5G.1C

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Jasmine W 1K
Posts: 6
Joined: Sat Sep 07, 2019 12:18 am

5G.1C

Postby Jasmine W 1K » Thu Jan 09, 2020 12:06 am

c) If one starts with a higher pressure of reactant, the equilibrium constant will be larger.
I don't really understand why this is false, because I thought that pressure affects the equilibrium constant for gases. Can someone please explain why this is false?

Sanjana K - 2F
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Joined: Sat Sep 07, 2019 12:17 am
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Re: 5G.1C

Postby Sanjana K - 2F » Thu Jan 09, 2020 12:29 am

If you start with a higher reactant pressure, you'll have a lower reactant volume (because increasing pressure tends to compress volume) so the equilibrium will actually shift left to make up for that loss in volume, according to Le Chatelier's Principle. So, with the reaction shifting left, the equilibrium constant will actually be smaller

ng1D
Posts: 30
Joined: Wed Sep 18, 2019 12:17 am

Re: 5G.1C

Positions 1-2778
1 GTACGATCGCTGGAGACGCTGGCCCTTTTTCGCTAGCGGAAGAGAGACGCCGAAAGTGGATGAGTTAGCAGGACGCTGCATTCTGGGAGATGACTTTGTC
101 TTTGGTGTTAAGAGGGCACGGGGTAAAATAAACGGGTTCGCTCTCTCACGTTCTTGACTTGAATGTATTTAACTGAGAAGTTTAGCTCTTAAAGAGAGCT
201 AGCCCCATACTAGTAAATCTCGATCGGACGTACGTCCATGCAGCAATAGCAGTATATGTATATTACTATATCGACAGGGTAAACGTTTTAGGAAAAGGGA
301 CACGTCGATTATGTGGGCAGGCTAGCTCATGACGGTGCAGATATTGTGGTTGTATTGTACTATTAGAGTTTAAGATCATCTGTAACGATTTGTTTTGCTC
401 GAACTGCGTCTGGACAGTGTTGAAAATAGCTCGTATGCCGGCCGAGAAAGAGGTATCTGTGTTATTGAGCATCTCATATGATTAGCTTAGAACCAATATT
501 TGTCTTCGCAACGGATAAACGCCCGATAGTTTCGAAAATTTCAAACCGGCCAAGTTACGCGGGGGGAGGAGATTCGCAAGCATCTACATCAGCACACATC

Postby ng1D » Thu Jan 09, 2020 12:41 am

The equilibrium constant will remain the same because it is not affected by the amount of reactants or products. If there is a higher pressure of reactant, the pressure of the products will change so that it equals the equilibrium constant, which remains constant.

Gabriella Bates 2L
Posts: 87
Joined: Thu Jul 11, 2019 12:15 am

Re: 5G.1C

Postby Gabriella Bates 2L » Thu Jan 09, 2020 1:02 pm

The equilibrium constant is not affected by the initial partial pressures of the reactant due to Le Chatlier's principle. This principle states that when stress is placed on the system (such as increasing the partial pressure of a reactant), then the equilibrium will shift in order to counteract that stress. Therefore, in this case, the equilibrium will favor the reaction with the least moles of gaseous molecules in order to relieve the stress of the high reactant partial pressure, and will proceed in this direction until the equilibrium pressures are reached. The only factor that will affect the value of the equilibrium constant is temperature.


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